Hanford workers have finished cleaning up much of the chromium in soil along the Columbia River, removing an estimated 129 tons of concentrated chromium before it contaminated groundwater that moves toward the river.
“Removing the chromium contamination keeps it from being driven into the groundwater by rain and snow and is a major success for protecting the river and groundwater from future contamination,” said Rob Cantwell, director of closure operations for Washington Closure Hanford, in a statement.
The form of chromium in the soil at the Hanford nuclear reservation can cause cancer in humans and is particularly toxic to fish and other aquatic life, including salmon fry from salmon spawning areas near the D and H reactors.
Sodium dichromate, which was added as a corrosion inhibitor to river water used to cool Hanford reactors, was brought in by rail car in large quantities and then diluted for use in the reactors. It leaked from pipes or spilled to contaminate the soil.
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Workers dug massive holes down at least to groundwater 85 feet deep in multiple places in two reactor areas to excavate contaminated soil. Because of their size, the dig sites near C Reactor, which is close to B Reactor, and the D and DR reactors were engineered like open pit mines.
One of the three holes dug near Hanford’s D and DR reactors covered the area of more than seven and a half football fields at the ground surface and about one football field at the bottom.
The hole was designed with gently sloped sides at the top to prevent cave ins, giving way to steeper slopes about halfway down its 85-feet-plus depth. It was built in layers of 15 to 18 feet, each with a safety shelf to catch any falling rocks.
The “mother lode” of chromium was found near the D and DR reactors, Hanford officials have said. The contamination was at the highest concentration there, staining the soil a yellow-green color.
Workers went about 10 feet deeper after hitting groundwater because of the high level of contamination. They were digging up wet sand and rocks.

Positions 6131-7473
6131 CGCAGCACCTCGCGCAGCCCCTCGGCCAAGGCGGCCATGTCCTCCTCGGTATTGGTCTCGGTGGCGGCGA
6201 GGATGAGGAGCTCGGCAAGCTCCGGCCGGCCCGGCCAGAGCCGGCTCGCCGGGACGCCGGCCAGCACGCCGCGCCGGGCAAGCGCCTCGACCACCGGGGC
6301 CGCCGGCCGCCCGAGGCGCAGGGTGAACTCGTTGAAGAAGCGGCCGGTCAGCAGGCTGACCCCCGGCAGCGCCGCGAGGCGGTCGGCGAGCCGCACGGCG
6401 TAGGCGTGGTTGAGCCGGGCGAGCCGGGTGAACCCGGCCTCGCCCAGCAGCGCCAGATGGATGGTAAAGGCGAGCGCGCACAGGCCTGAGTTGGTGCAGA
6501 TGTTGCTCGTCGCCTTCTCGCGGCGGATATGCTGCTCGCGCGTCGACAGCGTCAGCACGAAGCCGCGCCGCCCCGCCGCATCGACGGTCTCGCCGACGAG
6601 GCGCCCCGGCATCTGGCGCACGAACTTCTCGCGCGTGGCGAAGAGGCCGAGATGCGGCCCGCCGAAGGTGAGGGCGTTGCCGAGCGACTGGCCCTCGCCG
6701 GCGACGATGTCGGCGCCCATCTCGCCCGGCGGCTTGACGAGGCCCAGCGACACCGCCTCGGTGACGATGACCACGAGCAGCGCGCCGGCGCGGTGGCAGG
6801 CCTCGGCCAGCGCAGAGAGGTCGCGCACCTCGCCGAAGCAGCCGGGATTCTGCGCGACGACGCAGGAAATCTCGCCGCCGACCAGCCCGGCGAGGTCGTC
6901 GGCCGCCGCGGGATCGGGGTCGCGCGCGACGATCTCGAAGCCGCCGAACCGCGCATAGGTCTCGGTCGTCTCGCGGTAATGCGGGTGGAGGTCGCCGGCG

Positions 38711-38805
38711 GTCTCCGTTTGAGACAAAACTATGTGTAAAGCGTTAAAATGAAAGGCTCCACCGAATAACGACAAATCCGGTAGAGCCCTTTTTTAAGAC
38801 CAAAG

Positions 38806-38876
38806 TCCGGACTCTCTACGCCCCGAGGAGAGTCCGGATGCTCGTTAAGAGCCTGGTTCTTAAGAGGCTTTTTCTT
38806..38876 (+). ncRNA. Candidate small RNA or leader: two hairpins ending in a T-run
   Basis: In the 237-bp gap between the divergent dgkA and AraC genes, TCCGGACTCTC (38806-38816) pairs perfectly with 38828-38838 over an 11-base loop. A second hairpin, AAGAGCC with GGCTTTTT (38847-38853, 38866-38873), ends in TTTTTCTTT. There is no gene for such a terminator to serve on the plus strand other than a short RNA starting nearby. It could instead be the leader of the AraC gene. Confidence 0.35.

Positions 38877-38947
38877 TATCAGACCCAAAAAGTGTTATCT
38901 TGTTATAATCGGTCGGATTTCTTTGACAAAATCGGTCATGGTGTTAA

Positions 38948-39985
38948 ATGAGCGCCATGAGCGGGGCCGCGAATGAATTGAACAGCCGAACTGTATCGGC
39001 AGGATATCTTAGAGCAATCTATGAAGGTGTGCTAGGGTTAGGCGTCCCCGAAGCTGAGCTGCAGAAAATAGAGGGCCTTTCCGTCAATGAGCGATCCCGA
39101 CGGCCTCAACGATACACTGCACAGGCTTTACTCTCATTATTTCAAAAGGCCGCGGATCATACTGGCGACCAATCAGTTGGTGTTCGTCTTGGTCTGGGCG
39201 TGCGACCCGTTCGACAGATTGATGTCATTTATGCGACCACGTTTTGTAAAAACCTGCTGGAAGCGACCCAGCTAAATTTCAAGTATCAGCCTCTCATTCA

Last year officials saw the level of contamination in the groundwater near the D and DR reactors start to drop.
“Removing chromium while it is in the soil will significantly reduce the amount of time that our groundwater pump-and-treat facilities are operated,” said Mark French, the Department of Energy project director for Hanford along the Columbia River, in a statement.
The groundwater cleanup facilities pump contaminated water out of the ground, remove the chromium and then return the cleaned water to the ground.
Groundwater in the the area near the D and DR reactors and the nearby H Reactor at the horn of the Columbia River as it flows through Hanford is expected to meet standards to protect fish in the next 10 years, said Dennis Faulk, Hanford program manager for the Environmental Protection Agency. Standards to protect fish from contamination are more stringent than those for humans.
Faulk is cautiously optimistic that because of the chromium dug up near the C and B reactors that a pump and treat system will not be needed for groundwater there.
Chromium cleanup also was done near the F and H reactors, which were among nine reactors that produced plutonium for weapons use during World War II or the Cold War.
Not much contamination was found near F Reactor, possibly because large amounts of water poured into the soil there when it was operating and may have moved flushed the contamination out of the soil.
At H Reactor, concentrations declined as workers dug down, Faulk said. Workers dug to about 40 feet deep at the H and F reactors, stopping when they reached groundwater.
N Reactor, Hanford’s most modern, had a different design and used a closed-loop cooling system.
Chromium near the K West and K East reactors still may need to be addressed. Work there is focused now on getting containers of radioactive sludge out of the K West Basin and moving it to central Hanford. It eventually will be treated for disposal.
There is a probability of finding chromium in the soil there based on what is known about the groundwater, Faulk said.
The approximately 2 million tons of contaminated soil dug up has been hauled to the Environmental Restoration Disposal Facility, a lined landfill in central Hanford. The most heavily contaminated soil is mixed with cement to contain the chromium before it is added to the landfill.
The excavated areas have been backfilled with clean soil and some native vegetation already has been planted. In November planting will be finished near the F, H. D and DR reactors as part of 280 acres total of excavated waste sites ready for vegetation.
With the exception of the area near the K East and West reactors, the soil cleanup of the other reactor areas along the river at Hanford is “very, very close” to being finished, Faulk said. “We just have to pick up a few straggler sites,” he said.